In a peculiar role reversal, Republican lawmakers are mounting a ferocious attack on the Republican chairman of the Federal Reserve, while Democrats are coming to his defense.
Ben S. Bernanke, the Fed chairman, will be grilled on Thursday by the House Oversight and Government Reform Committee about his role in orchestrating Bank of America’s controversial
takeover of Merrill Lynch late last year.
The House investigation is heavily colored by partisanship. President Obama is proposing to give the Federal Reserve formidable new powers to regulate giant institutions, including Bank of America, that could pose risks to the financial system.
Republicans, along with some Democrats, argue that the Fed already has too much power.
Unhappy about the huge bank bailouts that the Fed arranged with the Treasury Department during the Bush administration, many Republicans are even more displeased that Mr. Bernanke is now working hand-in-glove with the Obama administration.
The result is a set of dueling narratives and agendas, all of which will be on full display when Mr. Bernanke testifies on Thursday. Henry M. Paulson Jr., the former Treasury secretary, is expected to testify next month.
A memo written by Republicans, citing e-mail and internal Fed documents that were subpoenaed from the central bank, is building a case that Mr. Bernanke was a Machiavellian autocrat who forced Bank of America to go through with a disastrous merger that it no longer wanted to complete.
But the committee’s Democratic chairman, Representative Edolphus Towns of New York, is investigating whether Bank of America executives were engaged in an elaborate shakedown, demanding that the Fed and the Treasury provide more than $100 billion in fresh capital and guarantees against the losses that were building up at Merrill Lynch .
Republicans are circulating newly unearthed e-mail that suggests Fed officials kept the Securities and Exchange Commission and the Office of the Comptroller of the Currency in the dark about its efforts to keep the merger alive by informally reassuring Kenneth D. Lewis, the chief executive of Bank of America, that the government would provide the bank with extra help if it was needed.
By that point, however, the S.E.C. had abdicated to the Fed its authority over investment banks like Merrill Lynch. And the comptroller’s office was responsible for overseeing commercial banks, but not the umbrella holding company.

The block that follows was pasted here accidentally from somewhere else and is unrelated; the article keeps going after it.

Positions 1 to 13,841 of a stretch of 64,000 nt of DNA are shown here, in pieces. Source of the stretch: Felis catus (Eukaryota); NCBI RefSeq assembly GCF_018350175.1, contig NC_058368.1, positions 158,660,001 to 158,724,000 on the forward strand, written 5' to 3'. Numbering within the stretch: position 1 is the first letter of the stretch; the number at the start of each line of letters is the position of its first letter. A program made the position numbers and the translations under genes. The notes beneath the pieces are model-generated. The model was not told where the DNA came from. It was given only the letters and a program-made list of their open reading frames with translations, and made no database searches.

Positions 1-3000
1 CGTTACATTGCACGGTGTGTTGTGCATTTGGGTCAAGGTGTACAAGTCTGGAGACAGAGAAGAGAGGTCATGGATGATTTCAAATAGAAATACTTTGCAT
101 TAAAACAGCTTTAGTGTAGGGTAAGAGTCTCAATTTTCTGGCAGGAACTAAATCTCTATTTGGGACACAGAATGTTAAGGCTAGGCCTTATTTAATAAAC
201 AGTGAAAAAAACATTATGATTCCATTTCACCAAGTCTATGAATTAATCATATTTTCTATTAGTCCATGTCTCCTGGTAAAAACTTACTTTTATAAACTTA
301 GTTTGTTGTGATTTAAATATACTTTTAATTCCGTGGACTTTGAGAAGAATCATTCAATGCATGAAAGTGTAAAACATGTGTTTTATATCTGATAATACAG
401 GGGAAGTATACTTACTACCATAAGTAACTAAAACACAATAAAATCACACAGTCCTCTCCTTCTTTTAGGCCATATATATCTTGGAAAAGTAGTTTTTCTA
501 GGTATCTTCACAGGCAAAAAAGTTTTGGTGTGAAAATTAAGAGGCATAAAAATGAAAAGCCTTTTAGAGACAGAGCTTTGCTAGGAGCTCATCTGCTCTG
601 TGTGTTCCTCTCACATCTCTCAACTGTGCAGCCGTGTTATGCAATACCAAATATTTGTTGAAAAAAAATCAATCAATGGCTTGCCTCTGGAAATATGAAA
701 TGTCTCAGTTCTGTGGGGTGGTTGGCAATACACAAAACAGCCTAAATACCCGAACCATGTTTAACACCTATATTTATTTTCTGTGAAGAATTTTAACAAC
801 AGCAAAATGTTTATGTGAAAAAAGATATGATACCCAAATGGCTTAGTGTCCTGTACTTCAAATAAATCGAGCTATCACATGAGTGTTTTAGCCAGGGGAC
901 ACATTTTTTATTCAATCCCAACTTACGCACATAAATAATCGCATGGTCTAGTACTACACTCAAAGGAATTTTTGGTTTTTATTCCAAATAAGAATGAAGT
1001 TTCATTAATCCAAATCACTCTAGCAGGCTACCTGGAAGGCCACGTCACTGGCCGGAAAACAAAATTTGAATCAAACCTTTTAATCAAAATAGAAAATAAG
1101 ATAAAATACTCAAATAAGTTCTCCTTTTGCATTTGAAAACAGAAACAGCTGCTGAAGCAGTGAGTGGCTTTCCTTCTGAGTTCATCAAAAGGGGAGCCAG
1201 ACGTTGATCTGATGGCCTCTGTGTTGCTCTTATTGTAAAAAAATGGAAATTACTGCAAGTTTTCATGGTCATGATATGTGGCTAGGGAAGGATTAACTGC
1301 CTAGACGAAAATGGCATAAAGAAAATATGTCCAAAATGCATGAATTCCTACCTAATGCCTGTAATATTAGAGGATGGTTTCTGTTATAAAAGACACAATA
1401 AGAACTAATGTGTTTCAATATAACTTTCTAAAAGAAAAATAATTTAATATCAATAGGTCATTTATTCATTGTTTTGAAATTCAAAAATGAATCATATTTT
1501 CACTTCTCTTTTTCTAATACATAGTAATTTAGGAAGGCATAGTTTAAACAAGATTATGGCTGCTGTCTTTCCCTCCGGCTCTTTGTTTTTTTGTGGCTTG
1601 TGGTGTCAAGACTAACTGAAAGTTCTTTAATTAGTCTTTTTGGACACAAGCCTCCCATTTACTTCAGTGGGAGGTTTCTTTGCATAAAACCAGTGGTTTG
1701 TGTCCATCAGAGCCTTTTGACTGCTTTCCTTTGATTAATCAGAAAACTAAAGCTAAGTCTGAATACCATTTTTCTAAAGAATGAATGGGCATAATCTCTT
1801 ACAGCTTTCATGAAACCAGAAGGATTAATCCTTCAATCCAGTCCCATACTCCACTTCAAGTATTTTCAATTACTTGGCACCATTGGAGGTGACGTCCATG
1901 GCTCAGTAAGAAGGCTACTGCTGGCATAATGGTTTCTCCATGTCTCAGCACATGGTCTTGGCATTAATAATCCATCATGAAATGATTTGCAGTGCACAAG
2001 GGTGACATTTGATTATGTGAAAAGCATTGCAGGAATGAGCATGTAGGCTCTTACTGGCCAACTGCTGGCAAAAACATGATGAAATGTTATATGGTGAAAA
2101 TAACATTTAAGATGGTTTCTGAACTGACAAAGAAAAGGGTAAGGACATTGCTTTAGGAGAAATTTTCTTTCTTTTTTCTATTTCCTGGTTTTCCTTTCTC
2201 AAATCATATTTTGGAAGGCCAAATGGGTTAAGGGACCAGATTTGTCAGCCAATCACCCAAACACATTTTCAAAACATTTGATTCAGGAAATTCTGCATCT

The new e-mail message reinforces the impression that Fed officials badly wanted Bank of America to complete the Merrill takeover, despite Merrill’s spiraling losses.
But other e-mail between Fed officials shows that Bank of America executives were pressuring the Fed and the Treasury up to the last minute on Dec. 30, when the deal was scheduled to close, to provide written promises that the government would provide billions in new capital and other protection.
The documents show that Fed officials refused to provide any specific commitments, though a top official did assure the bank’s chief financial officer, Joe L. Price, that the government would provide help, if needed.
“I told Joe that we were not yet in a position to proffer a package, but we were working toward something that works for them and for us,” wrote Kevin M. Warsh, a Fed governor, in an e-mail message to a senior Treasury official on Dec. 30.
A little more than two weeks later, the Fed and the Treasury indeed provided huge assistance — $20 billion in new capital and guarantees against losses for $118 billion in Merrill Lynch assets — over the protests of Sheila C. Bair, chairwoman of the Federal Deposit Insurance Corporation, whose agency would be the guarantor.
Mr. Lewis told the oversight committee on June 11 that Fed and Treasury officials pressured him to keep the deal alive, even threatening his job and those of his board members. Mr. Lewis testified early this year to the New York attorney general that Fed and Treasury officials urged Bank of America not to disclose Merrill’s losses, but he retreated from that assertion at the June 11 hearing.
Fed officials have acknowledged that they warned Mr. Lewis that he would be on shaky legal ground if he tried to back out of the deal by invoking a “material adverse change” clause.
But Fed officials insist they never threatened to oust the bank’s executives if they scuttled the deal. In e-mail disclosed before the last hearing, Mr. Bernanke referred to Mr. Lewis’s qualms about the merger as a “bargaining chip” to get more help from the government.
Despite Mr. Bernanke’s Republican roots, and the fact that President Bush nominated him to be Fed chairman, the Republican memo prepared for the hearing on Thursday describes Mr. Bernanke as a champion of government intrusion and an ally of President Obama.
“Given the Obama administration’s proposal to vastly expand the Federal Reserve’s financial regulatory power over virtually any economic actor,” it warned, “the Fed’s willingness to keep key regulatory partners such as the S.E.C. and O.C.C. in the dark raises important questions.”
But Kevin Mukri, a spokesman for the Office of the Comptroller of the Currency, said on Wednesday that Fed officials had in fact kept the agency informed about Bank of America’s situation.
“We were kept apprised,” Mr. Mukri said.